What Is a Casino?

In the world of gambling, a casino is an establishment where people can legally gamble by playing games of chance or skill. Most casinos offer a wide variety of games, from traditional table games like poker and blackjack to electronic games such as video slots and keno. In the United States, there are about 3,000 legal casinos. Casinos also operate on Indian reservations, where they are not subject to state antigambling laws.

Gambling is considered a recreational activity by the vast majority of people who visit casinos, whether or not they win. Casinos are a major source of entertainment, and are usually designed around noise and light, with many colors, and elaborate decorations. Some even feature shows and restaurants, in addition to the usual gaming space.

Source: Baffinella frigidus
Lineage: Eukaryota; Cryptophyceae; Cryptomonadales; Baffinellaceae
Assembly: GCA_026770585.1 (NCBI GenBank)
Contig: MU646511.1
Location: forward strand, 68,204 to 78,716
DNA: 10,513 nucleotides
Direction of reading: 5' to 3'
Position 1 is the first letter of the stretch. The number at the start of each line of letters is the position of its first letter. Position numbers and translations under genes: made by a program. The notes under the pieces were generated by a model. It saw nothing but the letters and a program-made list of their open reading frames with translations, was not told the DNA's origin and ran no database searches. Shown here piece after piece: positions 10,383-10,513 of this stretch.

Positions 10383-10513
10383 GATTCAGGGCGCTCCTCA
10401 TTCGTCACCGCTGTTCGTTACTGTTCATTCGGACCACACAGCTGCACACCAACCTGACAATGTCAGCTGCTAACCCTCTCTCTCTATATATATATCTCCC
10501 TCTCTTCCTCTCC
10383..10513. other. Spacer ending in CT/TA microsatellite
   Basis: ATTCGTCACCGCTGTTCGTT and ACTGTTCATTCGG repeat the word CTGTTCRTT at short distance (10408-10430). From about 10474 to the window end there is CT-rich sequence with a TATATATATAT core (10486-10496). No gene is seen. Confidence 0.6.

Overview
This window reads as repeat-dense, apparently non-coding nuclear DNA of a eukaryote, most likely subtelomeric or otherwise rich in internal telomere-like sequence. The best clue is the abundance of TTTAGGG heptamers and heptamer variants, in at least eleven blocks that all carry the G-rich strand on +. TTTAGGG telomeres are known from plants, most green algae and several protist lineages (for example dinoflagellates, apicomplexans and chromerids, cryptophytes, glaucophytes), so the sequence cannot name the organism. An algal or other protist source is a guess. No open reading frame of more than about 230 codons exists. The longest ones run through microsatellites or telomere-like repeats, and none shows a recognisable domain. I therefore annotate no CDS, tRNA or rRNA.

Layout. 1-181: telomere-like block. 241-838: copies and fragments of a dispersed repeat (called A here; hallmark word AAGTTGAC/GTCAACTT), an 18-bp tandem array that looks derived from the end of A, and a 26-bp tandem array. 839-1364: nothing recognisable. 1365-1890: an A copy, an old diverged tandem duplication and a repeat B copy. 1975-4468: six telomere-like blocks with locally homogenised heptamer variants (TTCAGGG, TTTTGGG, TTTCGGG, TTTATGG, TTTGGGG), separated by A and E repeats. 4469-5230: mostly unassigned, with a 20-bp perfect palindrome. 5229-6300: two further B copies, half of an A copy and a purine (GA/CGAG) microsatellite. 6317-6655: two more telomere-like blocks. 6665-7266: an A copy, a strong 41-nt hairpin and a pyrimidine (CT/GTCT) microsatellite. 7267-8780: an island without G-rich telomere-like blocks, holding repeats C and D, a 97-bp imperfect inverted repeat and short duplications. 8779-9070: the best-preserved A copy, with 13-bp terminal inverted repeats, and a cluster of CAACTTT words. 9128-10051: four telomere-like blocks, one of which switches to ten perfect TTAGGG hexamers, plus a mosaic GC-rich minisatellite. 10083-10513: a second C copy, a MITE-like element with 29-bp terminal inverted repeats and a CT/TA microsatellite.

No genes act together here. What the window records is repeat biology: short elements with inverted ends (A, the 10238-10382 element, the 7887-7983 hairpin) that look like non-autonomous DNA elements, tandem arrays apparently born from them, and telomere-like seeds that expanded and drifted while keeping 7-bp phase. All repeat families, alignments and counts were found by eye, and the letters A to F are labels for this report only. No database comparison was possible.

Regardless of the type of game played, most casinos have a mathematical advantage over the players. This advantage, sometimes called the house edge, can be very small—lower than two percent—but it adds up over time. In addition, casinos often take a percentage of the money bet by customers, known as a vig or rake.

The typical casino patron is an older person with a higher income. According to the American Gaming Association, about 51 million people—a quarter of all Americans over 21—visited a casino in 2002. These visitors spend billions of dollars on hotel rooms, food and drink, entertainment, and gambling. Casinos are also a major source of revenue for state governments, as they collect taxes on the gambling money that is bet.